Before Jason Statham was a household name, he made ends meet selling cheap jewelry on busy street corners. Statham could rake in a couple of thousand dollars a week pulling off elaborate, con-like sales pitches with fun names like “Five-Pound Nailers” and “The Run Out.” So when up-and-coming British filmmaker Guy Ritchie heard about Statham’s unique set of skills, he knew he’d found the perfect actor for his dark comedy about small-time hustlers. Never mind that Statham had never acted before—or that Ritchie had never directed a feature-length film.
Despite their inexperience, the two scrappy upstarts revolutionized British action cinema with their 1998 crime caper “Lock, Stock and Two Smoking Barrels”. The film became an international hit that launched Ritchie and Statham’s careers, both separately and together. And now the old friends are reuniting for the first time in 16 years for the new movie “Wrath of Man”, the story of a mysterious cash truck security guard looking for vengeance. It’s the dawn of a new era for Ritchie and “the Stath,” and that makes this the perfect time for action movie fans to revisit their dynamic partnership.
“Lock, Stock and Two Smoking Barrels” (1998)
Even two decades later, this astonishingly confident debut still sizzles with style. Right from the opening scene that sees his character hawking stolen goods, Statham emerges as the perfect avatar for Ritchie’s love of Cockney tough guys and two-timing wheeling and dealing. Indeed, Ritchie’s clever script tells a complicated, sprawling ensemble crime story that eventually folds in on itself in a brilliantly satisfying, darkly hilarious way. Everything we now love about Ritchie’s stylish filmmaking and Statham’s stoic yet charismatic movie star persona have their origins in this delightfully pulpy flick.
Ritchie’s next film, “Snatch“, takes everything that’s great about “Lock, Stock and Two Smoking Barrels” and doubles it. Working with a bigger budget and more Hollywood clout, Ritchie was able to rope in a star-studded cast that includes Benicio del Toro, Dennis Farina, and Brad Pitt as an eccentric Irish bare-knuckle boxer. But Ritchie stayed loyal to Statham too. He cast him in the bigger role of Turkish, a small-time boxing promoter caught under the thumb of a ruthless gangster. Statham even narrates the film, providing the perfect edge of brusque commentary to another sprawling crime story.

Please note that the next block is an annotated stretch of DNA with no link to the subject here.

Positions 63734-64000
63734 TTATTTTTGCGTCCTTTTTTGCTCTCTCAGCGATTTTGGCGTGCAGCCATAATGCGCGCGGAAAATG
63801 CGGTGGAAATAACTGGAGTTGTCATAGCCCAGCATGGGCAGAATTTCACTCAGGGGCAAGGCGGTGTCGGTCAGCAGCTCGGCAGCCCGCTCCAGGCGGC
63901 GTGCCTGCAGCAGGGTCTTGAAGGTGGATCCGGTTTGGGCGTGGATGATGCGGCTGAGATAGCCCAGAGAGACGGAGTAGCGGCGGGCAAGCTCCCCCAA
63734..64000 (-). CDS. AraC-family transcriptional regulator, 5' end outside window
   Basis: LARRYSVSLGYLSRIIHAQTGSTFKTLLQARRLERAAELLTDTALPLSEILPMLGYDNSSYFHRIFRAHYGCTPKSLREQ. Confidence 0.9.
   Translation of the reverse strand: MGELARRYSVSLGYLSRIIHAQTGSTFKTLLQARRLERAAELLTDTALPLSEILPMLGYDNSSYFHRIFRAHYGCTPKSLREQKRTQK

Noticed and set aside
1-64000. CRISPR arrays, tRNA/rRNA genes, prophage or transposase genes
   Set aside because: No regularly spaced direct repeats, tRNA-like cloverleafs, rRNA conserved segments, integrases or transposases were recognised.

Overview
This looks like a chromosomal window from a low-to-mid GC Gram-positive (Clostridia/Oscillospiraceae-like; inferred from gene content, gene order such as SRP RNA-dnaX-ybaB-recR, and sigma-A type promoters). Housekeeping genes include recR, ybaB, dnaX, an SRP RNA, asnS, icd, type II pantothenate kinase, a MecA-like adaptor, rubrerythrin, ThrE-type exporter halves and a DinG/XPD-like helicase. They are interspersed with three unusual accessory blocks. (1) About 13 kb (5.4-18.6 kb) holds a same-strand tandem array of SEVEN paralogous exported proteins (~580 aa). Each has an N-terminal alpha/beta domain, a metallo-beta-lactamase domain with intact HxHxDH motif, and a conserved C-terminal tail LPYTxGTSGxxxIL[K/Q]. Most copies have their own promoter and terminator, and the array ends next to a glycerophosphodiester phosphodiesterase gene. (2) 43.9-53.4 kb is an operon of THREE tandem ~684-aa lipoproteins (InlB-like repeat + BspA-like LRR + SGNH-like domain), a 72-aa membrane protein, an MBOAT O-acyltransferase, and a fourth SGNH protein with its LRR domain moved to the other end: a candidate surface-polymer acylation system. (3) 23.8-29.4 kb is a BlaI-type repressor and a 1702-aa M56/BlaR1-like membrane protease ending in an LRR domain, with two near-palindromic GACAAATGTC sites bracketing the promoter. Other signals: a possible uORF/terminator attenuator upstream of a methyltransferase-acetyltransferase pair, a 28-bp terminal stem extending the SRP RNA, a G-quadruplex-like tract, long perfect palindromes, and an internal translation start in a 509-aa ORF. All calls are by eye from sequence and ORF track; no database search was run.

Snatch hints at the comedic chops Statham would eventually put to full use in “Spy” and “Fast & Furious Presents: Hobbs & Shaw“. (“Protection from what? ‘Zee Germans?’”) And it’s also the film where Ritchie’s signature style fully snapped into focus. Snatch is full of sleek editing, brutal violence, irreverent dialogue, and tons of slow-motion boxing, all of which have remained Ritchie staples in movies ranging from the “Sherlock Holmes” franchise to “The Man from U.N.C.L.E.”
After that knockout one-two punch, Statham and Ritchie reunited for their most polarizing collaboration in “Revolver“—a film that starts like a classic crime caper about a con man, only to transform into a philosophical meditation on Kabbalah and the psychological nature of ego. “Revolver” is a weird movie, not least of all because it features Statham rocking a goatee and long hair. It was a box office bomb that currently sits at 15% on Rotten Tomatoes. But, for those who don’t mind a little pretentious oddness in their bone-crunching action flicks, “Revolver” actually has a lot to offer.
Statham plays Jake Green, a former convict with a secret formula for winning any game or con. When he’s suspiciously diagnosed with a fatal blood disease, however, Jake falls in league with two mysterious criminals as he tries to figure out what’s real, what’s not, and who he can trust. With fun performances from Ray Liotta, André Benjamin, and Mark Strong—not to mention a surprisingly dramatic turn from Statham—”Revolver” is like “Snatch” by way of “Donnie Darko” with a touch of “Memento“. The film website Collider even recently called it, “a bonkers piece of genre cinema gold, an avant-garde film noir boiling with electric filmmaking, an ahead-of-its-time gem.”
Though “Revolver” was a critical and commercial failure, you can still see Ritchie’s visual evolution at play (especially during an assassination sequence rendered in animation). Unfortunately, the film also marked a temporary end to Statham and Ritchie’s collaborations.
The duo have gone their separate ways in Hollywood over the past decade and a half, with Statham joining blockbuster franchises like “The Transporter“, “The Expendables“, and “Fast & Furious“, while Ritchie’s helmed hits like “Aladdin” and “The Gentlemen“. But they never lost track of each other either. “Jason and I, I think we’ve had the same relationship for the 22 years we’ve known each other,” Ritchie told Yahoo Entertainment. “And I find it mutually respectful, always has been.”
The trailer for “Wrath of Man” looks like a stripped-back return to their roots for Statham and Ritchie—one that combines the gritty action of their early work with the sleeker style of their more recent projects. With a spy thriller called “Five Eyes” on the horizon too, this could be the (re)start of a beautiful cinematic friendship.